About a half-hour’s drive from Alpen­sia, it feels a world apart from the re­sort’s more man­u­fac­tured of­fer­ings: a realm of dig­ni­fied pine and yew trees, rolling moun­tain vis­tas, and crys­tal-clear rivers. Not far from the park en­trance is Wol­jeongsa, the head Bud­dhist tem­ple for the area, a planet or­bited by a num­ber of smaller tem­ples and her­mitages ac­cessed by iso­lated trails. Hav­ing been through a restora­tion and ex­pan­sion since my last visit, Wol­jeongsa’s wooden halls burst with color and con­veyed an air of pros­per­ity, though they’re not nec­es­sar­ily ar­chi­tec­turally dis­tin­guished. Pride of place is re­served for the com­plex’s stun­ning nine-story stone pagoda, which as­cends heav­en­ward in a series of finely carved oc­tag­o­nal lay­ers, look­ing every bit as grace­ful as it must have when it was first built some 1,000 years ago.

Wol­jeongsa is also one of sev­eral such sanc­tu­ar­ies in Korea of­fer­ing “tem­ple stay” pro­grams for vis­it­ing for­eign­ers keen to sign up for a night (or more) of monas­tic-style liv­ing. A small

vis­i­tor’s cen­ter staffed by eager am­bas­sadors dis­penses in­for­ma­tion about the ex­pe­ri­ence; the in­stant I stopped to look over a sched­ule posted out front, a mid­dle-aged man in lay­man’s gear bounded out with a broad smile. “You … this week­end?” he said, beck­on­ing me hope­fully in­side. See­ing that the itin­er­ary in­cluded a pre-dawn wakeup for a cou­ple of hours of sit­ting med­i­ta­tion, I po­litely shook my head and walked away, re­sist­ing the urge to break into a run.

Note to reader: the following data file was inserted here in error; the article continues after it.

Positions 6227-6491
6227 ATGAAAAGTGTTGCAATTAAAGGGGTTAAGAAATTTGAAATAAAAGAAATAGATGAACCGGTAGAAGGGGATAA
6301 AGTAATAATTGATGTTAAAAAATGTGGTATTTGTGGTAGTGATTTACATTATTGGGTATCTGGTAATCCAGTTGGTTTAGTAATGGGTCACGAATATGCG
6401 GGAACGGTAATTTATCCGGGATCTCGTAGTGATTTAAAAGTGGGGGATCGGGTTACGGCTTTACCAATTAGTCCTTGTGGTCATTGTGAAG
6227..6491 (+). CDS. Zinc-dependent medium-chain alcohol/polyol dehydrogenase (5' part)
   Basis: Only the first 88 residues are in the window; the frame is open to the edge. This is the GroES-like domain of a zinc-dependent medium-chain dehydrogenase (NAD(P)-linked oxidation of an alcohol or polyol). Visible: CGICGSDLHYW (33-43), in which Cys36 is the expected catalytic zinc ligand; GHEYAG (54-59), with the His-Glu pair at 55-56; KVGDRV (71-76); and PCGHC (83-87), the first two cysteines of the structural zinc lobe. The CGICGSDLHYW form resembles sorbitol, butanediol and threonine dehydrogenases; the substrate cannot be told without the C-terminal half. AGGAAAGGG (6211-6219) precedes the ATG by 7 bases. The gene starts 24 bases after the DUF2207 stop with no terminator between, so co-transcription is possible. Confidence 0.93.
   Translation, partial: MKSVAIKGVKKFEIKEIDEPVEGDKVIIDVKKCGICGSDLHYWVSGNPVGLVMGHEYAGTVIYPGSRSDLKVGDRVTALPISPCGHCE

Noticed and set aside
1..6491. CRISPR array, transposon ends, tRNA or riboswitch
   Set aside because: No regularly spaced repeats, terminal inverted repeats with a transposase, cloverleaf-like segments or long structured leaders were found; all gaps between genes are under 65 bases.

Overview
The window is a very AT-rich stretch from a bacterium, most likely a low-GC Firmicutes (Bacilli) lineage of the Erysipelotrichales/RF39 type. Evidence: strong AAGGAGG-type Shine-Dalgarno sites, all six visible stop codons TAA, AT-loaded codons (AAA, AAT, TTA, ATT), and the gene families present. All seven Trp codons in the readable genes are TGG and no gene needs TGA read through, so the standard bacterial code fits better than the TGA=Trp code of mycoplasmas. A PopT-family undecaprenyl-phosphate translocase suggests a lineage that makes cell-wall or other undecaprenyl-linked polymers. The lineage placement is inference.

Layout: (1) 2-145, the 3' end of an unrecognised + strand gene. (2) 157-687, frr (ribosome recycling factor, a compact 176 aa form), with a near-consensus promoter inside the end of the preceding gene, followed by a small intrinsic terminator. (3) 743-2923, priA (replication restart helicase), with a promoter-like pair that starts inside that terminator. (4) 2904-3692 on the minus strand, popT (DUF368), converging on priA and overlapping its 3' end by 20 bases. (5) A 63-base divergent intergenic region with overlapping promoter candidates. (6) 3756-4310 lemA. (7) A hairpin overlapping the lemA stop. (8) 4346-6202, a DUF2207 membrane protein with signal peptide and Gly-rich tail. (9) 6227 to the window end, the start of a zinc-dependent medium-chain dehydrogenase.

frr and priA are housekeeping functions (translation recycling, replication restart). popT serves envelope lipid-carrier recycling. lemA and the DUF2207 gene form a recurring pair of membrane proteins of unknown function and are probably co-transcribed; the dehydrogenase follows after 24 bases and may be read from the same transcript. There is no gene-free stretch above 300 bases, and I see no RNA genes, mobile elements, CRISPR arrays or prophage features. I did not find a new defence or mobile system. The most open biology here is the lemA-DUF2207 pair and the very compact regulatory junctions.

Deeper into the moun­tains is Sang­wonsa, an­other tem­ple that dates back to the sev­enth cen­tury. Ap­proached by steep stone steps, much of it is built on a mas­sive ter­race over­look­ing the forests and rivers be­low, giv­ing it the ap­pear­ance of be­ing sus­pended in thin air. This, com­bined with the tem­ple’s rel­a­tive re­mote­ness, lends it an al­most oth­er­worldly seren­ity. It is also home to a na­tional treasure: a mas­sive yet art­fully cast bronze bell that, hav­ing been forged around the time of Sang­wonsa’s found­ing, is the old­est sur­viv­ing ex­am­ple of its type, and a tes­ti­mony to the abil­ity of early Korean crafts­men to cre­ate ar­ti­facts that were si­mul­ta­ne­ously im­pos­ing and ethe­real. On the sides of the bell, the sub­lime half-smiles of luteplay­ing nymphs still stand in sharp relief.